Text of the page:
How To Get Hashim Amla Out

Not out on 90 still after Day Two of the First Test against Australia was washed out, South Africa’s Hashim “well-oiled” Amla has been out 99 times in Test cricket.

He is a seriously good player; he has over 5000 runs to his name and (obviously thus) an average topping 50. He battered England over the summer, and appears to be taking that form Down Under. Amla has been out ‘caught’ 56 times and bowled 17, LBW 20 (being out 99 times makes the percentages easy here, 57%C, 17%B, 20%LBW). Obviously run-outs are less useful to examine; although Amla does not appear to be the best running between the wickets it is not something that a fielding side can particularly plan for – they just need to take their opportunities when they come.

Looking at other players with similar averages and stats across the world is tough – there aren’t many of them.

Alastair Cook averages a fraction under 48 and has 6500 runs to his name. Cook has been dismissed 137 times. Of these, he’s been caught 96 times (70%), bowled 10 times (7%) and been LBW on 30 occasions (22% – these last two are skewed slightly by the fact he is left-handed?). Like Amla, Jonathan Trott averages just over 50 but he has a shorter Test career, only being out 53 times. He has been caught 27 times (51% of his dismissals), bowled 13 times (25%) and been LBW 10 times (19%). Jacque Kallis has been a beast of a player, averaging over 56, being dismissed 222 times (61%C, 20%B, 15%LBW).

I think my survey and statistical outlook is too limited to gain anything meaningful and perhaps someone less lazy could certainly come up with a bigger data field to gain a more meaningful comparison.

The simple answer is, and I knew this before looking up percentages, really good players don’t often let things through their gates and however you bowl, fielders have to be on their game to support your bowlers. England dropped Amla six times during the three summer Tests (more than that in the ODI series), whilst Australia have already dropped him once on the first day.  He will remorselessly make you pay.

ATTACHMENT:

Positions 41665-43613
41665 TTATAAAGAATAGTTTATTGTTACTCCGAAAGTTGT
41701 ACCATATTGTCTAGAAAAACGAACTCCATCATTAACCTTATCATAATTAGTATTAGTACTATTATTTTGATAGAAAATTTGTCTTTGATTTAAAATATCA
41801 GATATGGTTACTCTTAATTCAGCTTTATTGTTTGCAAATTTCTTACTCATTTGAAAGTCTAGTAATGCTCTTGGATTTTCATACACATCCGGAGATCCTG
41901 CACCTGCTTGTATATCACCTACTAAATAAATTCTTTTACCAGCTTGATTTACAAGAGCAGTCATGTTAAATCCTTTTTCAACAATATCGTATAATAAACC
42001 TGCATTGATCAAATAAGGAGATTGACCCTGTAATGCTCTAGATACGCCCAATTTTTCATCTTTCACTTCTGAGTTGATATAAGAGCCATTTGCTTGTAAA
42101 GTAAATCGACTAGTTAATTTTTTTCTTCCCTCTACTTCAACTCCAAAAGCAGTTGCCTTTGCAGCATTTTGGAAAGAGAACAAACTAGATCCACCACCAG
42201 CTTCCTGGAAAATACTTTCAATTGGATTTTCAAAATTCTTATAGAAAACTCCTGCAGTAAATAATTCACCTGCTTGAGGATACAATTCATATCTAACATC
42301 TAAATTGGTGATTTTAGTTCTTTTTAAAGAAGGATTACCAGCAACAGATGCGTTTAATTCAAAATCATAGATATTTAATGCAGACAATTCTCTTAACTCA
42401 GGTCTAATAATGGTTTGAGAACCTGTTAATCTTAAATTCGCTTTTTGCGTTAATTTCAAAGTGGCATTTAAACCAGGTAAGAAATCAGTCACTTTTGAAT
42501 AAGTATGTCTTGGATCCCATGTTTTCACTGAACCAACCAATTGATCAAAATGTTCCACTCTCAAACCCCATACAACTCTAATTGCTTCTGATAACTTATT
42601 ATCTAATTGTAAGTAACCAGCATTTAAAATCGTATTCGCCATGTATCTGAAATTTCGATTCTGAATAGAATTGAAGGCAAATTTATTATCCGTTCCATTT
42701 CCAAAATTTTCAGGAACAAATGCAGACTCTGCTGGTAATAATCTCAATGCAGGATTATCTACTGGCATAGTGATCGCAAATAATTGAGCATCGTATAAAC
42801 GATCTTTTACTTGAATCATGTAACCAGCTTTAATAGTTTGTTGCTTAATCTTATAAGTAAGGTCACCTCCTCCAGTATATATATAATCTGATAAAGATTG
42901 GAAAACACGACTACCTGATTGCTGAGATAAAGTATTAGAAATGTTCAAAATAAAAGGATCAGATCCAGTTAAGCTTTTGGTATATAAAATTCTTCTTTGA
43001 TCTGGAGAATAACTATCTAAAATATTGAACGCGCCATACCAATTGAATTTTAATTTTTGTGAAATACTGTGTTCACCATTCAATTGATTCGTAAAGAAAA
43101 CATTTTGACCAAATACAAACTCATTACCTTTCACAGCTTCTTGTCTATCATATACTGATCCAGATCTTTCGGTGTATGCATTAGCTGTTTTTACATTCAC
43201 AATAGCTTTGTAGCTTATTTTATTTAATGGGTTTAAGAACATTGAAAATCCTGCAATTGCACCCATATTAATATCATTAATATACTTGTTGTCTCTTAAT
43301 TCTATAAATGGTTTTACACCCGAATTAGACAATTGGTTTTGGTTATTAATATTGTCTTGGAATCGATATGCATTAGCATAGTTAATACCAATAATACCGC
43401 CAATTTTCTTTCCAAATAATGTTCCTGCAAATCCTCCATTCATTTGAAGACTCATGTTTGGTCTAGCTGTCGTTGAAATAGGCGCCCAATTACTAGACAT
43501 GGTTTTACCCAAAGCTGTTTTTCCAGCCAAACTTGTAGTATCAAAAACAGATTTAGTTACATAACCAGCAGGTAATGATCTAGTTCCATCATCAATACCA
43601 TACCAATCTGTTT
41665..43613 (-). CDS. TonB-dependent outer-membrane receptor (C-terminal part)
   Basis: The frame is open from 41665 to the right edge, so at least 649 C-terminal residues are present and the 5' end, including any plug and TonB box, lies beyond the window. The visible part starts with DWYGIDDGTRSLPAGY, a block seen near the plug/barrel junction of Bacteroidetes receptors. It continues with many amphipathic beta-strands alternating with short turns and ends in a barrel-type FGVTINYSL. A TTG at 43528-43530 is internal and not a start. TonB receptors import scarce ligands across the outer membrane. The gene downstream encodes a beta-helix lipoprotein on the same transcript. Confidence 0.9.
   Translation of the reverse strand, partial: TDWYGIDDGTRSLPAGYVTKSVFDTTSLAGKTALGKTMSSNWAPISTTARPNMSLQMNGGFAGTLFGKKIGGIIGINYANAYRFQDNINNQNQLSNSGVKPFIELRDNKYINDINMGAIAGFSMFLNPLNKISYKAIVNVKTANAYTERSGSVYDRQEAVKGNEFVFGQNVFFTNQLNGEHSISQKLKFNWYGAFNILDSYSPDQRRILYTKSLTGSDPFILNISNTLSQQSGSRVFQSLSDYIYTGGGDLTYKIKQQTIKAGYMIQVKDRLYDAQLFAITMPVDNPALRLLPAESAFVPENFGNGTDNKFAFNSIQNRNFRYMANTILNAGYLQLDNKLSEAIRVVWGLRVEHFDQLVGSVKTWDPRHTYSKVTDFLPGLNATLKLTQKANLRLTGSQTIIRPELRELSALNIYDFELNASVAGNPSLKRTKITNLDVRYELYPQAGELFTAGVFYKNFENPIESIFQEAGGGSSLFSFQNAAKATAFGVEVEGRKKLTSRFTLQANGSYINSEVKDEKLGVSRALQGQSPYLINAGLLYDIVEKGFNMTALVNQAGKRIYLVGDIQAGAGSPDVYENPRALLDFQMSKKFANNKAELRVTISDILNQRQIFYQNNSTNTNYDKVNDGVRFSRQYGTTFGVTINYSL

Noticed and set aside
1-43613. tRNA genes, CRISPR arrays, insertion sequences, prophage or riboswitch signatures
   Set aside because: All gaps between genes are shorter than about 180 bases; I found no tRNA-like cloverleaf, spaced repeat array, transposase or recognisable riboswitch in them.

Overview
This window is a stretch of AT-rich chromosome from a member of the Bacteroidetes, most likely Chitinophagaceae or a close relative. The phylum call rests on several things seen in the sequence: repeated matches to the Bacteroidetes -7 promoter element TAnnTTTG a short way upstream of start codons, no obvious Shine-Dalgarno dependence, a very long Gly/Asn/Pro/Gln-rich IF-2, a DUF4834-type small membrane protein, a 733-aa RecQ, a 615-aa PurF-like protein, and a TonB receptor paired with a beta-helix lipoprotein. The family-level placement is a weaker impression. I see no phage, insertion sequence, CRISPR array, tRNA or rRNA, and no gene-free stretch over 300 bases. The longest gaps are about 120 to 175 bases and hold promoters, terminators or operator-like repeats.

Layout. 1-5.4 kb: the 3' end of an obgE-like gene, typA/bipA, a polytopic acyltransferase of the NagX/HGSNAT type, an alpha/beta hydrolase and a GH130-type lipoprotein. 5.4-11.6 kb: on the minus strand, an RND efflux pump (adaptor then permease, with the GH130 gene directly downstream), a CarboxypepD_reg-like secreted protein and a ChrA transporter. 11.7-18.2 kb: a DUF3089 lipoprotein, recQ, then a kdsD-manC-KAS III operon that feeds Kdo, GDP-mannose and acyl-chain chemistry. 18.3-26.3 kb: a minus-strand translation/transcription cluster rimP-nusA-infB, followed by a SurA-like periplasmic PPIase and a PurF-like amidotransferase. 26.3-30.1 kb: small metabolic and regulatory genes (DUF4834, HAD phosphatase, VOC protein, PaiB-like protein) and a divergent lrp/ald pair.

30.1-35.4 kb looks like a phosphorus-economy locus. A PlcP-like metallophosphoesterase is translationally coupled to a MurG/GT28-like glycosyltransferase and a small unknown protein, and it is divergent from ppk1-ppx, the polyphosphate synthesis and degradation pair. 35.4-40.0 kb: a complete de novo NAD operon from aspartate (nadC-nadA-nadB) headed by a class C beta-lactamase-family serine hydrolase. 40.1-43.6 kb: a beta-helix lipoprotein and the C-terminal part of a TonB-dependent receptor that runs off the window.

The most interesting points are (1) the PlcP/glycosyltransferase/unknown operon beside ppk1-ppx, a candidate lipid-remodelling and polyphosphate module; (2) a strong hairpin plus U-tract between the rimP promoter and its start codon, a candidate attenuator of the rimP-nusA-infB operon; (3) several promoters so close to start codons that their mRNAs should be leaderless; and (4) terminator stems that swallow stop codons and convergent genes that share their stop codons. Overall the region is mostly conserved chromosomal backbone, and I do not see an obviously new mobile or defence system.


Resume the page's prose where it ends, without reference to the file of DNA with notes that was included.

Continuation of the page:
Polished on the surface, but with serious substance underneath too. His batting isn’t bad either.

 

 

 

 

 

 

 

 

 

 

 

As ever, the wrong ‘un loves a cliché. So here’s two: 1) Catches win matches. 2) Dropping means flopping. I made up the second one about 5 minutes ago. I can’t decide whether I’m proud of it.

Advertisements

About wrongunatlongon

I'll muse on various subjects, mainly involving willow, leather and grass. My natural instincts is to heap as many compound adjectives as I can to sporting natterings. If you like, then feel free to link :)
This entry was posted in Player Focus' and tagged , , , , , , , , , , , , . Bookmark the permalink.

2 Responses to How To Get Hashim Amla Out

  1. Alex Britten says:

    Statalicious! I think a good comparison of how great Amla really is (or, could be), is to look at his career in relation to someone like Ponting or Fleming. Or if you’ve got a free week or so, the way that they carry on an innings after a dropped catch… If you’ve got no social life this would be easy!

    • I’ve got no social life but also no free time! Amla started his Test career with a couple of weaknesses (a bit too flicky off the pads, playing across the line a little too often), but now just looks imperious.

Any thoughts? Reply here...

Fill in your details below or click an icon to log in:

WordPress.com Logo

You are commenting using your WordPress.com account. Log Out / Change )

Twitter picture

You are commenting using your Twitter account. Log Out / Change )

Facebook photo

You are commenting using your Facebook account. Log Out / Change )

Google+ photo

You are commenting using your Google+ account. Log Out / Change )

Connecting to %s